Afterward she started. One minute we are going to church, the next minute you say we are going to a funeral, and now you tell me it is an exercise class. Which is it! I do not understand why it keeps changing. Pointing out that she was dreaming and when she awakened she continued on in the dream, although appearing to be the case, was not the explanation she wanted. She was certain someone (me) was trying to purposely confuse her and she was tired of it.

Joe Dater – cartoon

Last night was very tiring she told me. You mean the business with the address list? Yes she said. I thought there would be more so I took my coffee to the chair I often sit in. On the previous evening she was organizing her birthday and anniversary card list. I had hoped to help her and simplify this activity last year with a new planner from Staples. All of the information I have installed in a spreadsheet that Avery can read so that I can print labels for each card. I printed labels and last year she carefully pasted the label information on the proper page in the new planner. Each month she gets out two or three old hand written address books left over from her mother and from her office before we moved to the condo minimum. I asked where the new planner book was and she responded that she uses that but it was going to take a year or longer to get the correct information in it. I incorrectly pointed out that she had put the information in there last year which caused an angry response so I quit talking about it. Eventually she became tired, took her night time meds and went to bed. So did I. It was early for me too.

And then she became calm. She got her sewing project and sat down to watch the early morning news with me for a bit. And I might be understanding the confusion. The old address books are crammed with a lot of info in a small space. The planner — being a planner like a teacher might use — is organized by month and day. We labelled it with the correct info on the correct day but her cognition no longer allows for that recognition. To her, it is a big black book with almost no information in it. I may have to create a cross reference by name and family.

Exercise is more effective than drug therapy

On the way to class she suggested that we go somewhere for lunch. It started goofy but it may turn out to be a good day.

We went to our old favorite diner for lunch after the exercise class. We had not been there for more than a year. Her conversation was about the diner and old remembrances. The diner had been painted and the ceiling had been replaced. It was much brighter inside. Often something on the menu in one of these places will spark a memory of part of her family. This time an old friend that we had not seen for awhile strolled in to have lunch with her friend.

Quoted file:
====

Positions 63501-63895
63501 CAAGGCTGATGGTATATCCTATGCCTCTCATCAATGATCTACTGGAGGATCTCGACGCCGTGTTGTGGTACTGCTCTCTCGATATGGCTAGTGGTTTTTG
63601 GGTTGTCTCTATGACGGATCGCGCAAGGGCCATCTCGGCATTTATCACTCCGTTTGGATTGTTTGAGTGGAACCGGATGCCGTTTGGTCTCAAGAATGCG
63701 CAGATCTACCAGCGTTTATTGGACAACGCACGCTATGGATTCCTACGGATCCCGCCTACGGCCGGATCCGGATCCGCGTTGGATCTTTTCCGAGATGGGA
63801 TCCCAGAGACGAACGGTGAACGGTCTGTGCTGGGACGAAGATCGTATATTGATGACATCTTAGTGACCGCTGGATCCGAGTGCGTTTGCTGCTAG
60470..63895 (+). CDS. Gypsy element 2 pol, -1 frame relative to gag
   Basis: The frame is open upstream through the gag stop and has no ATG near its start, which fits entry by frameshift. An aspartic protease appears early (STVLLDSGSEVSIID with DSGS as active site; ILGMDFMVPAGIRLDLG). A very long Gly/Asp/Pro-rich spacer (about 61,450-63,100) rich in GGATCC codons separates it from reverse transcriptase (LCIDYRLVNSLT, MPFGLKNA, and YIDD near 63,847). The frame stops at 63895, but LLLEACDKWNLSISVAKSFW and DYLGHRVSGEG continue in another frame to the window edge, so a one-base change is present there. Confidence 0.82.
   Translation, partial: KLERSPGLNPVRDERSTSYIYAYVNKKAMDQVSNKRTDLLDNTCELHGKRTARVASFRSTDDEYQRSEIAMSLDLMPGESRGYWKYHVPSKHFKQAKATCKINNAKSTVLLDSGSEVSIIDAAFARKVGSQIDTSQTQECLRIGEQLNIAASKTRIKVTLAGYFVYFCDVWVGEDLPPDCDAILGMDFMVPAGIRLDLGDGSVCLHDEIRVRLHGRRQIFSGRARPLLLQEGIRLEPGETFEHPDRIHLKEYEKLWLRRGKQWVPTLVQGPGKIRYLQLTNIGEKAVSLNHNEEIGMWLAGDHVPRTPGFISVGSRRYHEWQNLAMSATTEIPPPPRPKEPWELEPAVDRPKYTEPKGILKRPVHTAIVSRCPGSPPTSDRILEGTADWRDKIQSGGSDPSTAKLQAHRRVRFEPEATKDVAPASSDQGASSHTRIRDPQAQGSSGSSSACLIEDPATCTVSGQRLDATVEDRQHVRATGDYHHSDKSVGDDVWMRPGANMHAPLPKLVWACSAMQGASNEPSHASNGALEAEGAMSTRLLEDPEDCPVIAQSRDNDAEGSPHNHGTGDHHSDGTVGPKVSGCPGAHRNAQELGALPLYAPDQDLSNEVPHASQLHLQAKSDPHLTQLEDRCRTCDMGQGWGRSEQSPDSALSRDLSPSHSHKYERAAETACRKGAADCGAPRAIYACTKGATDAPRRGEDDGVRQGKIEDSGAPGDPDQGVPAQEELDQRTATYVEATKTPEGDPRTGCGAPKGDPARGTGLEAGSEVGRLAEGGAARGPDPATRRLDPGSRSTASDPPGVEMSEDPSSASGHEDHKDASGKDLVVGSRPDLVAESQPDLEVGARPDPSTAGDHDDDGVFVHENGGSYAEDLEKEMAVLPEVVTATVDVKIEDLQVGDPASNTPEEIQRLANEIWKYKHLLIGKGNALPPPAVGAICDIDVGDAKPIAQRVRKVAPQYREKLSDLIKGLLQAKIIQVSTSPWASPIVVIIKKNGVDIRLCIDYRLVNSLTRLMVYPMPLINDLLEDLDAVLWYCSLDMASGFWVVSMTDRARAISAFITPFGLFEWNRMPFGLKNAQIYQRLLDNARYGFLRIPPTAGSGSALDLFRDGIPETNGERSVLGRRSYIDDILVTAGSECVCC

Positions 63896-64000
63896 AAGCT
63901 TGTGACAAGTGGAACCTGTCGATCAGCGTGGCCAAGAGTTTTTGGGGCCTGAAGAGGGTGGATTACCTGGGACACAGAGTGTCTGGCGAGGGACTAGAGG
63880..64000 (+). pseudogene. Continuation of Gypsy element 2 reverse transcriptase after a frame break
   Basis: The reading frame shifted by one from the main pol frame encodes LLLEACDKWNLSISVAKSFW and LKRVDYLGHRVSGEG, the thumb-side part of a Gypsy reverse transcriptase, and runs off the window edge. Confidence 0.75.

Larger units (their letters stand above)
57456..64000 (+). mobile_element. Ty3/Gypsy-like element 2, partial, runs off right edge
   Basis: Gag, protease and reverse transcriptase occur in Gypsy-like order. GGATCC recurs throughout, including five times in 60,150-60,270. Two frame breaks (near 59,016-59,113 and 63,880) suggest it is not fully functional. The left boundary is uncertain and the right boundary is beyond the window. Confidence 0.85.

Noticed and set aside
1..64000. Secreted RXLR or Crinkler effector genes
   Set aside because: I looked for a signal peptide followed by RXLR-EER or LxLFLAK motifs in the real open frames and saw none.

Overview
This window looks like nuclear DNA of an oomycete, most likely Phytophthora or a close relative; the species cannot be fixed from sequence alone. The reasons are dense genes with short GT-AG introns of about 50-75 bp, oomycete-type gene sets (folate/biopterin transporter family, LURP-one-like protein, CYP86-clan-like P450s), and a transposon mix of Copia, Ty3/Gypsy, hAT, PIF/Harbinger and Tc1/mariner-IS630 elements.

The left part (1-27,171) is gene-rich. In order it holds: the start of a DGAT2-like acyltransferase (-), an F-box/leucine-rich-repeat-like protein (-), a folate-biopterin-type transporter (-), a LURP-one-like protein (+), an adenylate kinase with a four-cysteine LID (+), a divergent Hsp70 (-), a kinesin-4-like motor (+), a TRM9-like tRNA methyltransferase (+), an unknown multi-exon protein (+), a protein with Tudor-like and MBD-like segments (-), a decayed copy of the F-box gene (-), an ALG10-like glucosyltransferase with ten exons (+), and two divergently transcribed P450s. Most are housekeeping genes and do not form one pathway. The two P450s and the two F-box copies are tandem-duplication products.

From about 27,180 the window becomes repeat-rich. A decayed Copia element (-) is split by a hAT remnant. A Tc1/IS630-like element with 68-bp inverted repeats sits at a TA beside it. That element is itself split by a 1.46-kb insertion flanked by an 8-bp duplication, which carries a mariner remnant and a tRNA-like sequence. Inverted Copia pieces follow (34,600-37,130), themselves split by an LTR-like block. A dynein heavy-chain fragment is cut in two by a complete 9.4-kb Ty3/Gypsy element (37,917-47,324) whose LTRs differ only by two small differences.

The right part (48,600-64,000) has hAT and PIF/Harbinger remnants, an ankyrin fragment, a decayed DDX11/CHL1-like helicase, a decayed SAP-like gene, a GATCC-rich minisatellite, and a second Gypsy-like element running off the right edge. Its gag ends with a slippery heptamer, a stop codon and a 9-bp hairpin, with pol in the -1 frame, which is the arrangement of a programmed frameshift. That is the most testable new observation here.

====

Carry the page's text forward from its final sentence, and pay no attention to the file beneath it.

The pandemonium seems to slowly ever so slowly to be breaking free. “Hallelujah” is on the music loop at the exercise class.

Sadly the daylight will be saved whether it needs to be saved or not. Personally, I think not. The system is idiotic. Keep in mind China has only one time zone. Geographically that country is as wide as the U.S.

Chart from the U. S. Navy

And Parkinson’s will still suck. Just more so while we stand still and the time zone shifts left or right.

Food Therapy… More

As I find things that Cheryl will eat I try to add them to my repertoire of recipes. If I was a better planner and shopper my larder wouldn’t get stocked with random stuff. As it is random stuff is what I have, although, I have become better at shopping the freezer and the pantry and then looking for a nifty recipe. Thank the Lord for Pocket, Kitchen, Cooks Country and Betty Crocker.

Lately I have tried a meal subscription service called Hello Fresh. The first three meal kits – set up for two people – were Shepherd’s Pie, Buffalo Chicken and Flautas. The shepherd’s pie uses common ingredients put together in an entertaining way. The flautas do also. They could be paired with rice and beans which would make them appear as they would in a Mexican restaurant. The buffalo chicken breast was a more normal dish with mashed potatoes and roast broccoli as sides.

Over time dealing with PD we have settled into a weekly routine. Tuesday night is pizza night. Pre-pandemic we would go to a specific small locally owned pizza restaurant. During the pandemonium we carried out from the same place. Often Wednesday night is cafe night. We have a couple local restaurants – diners actually – that we spread our business amongst. We have added several over the years and are always on the hunt for new local restaurants. Sunday if we are not with family is a toss up. The other days not mentioned, I typically cook something.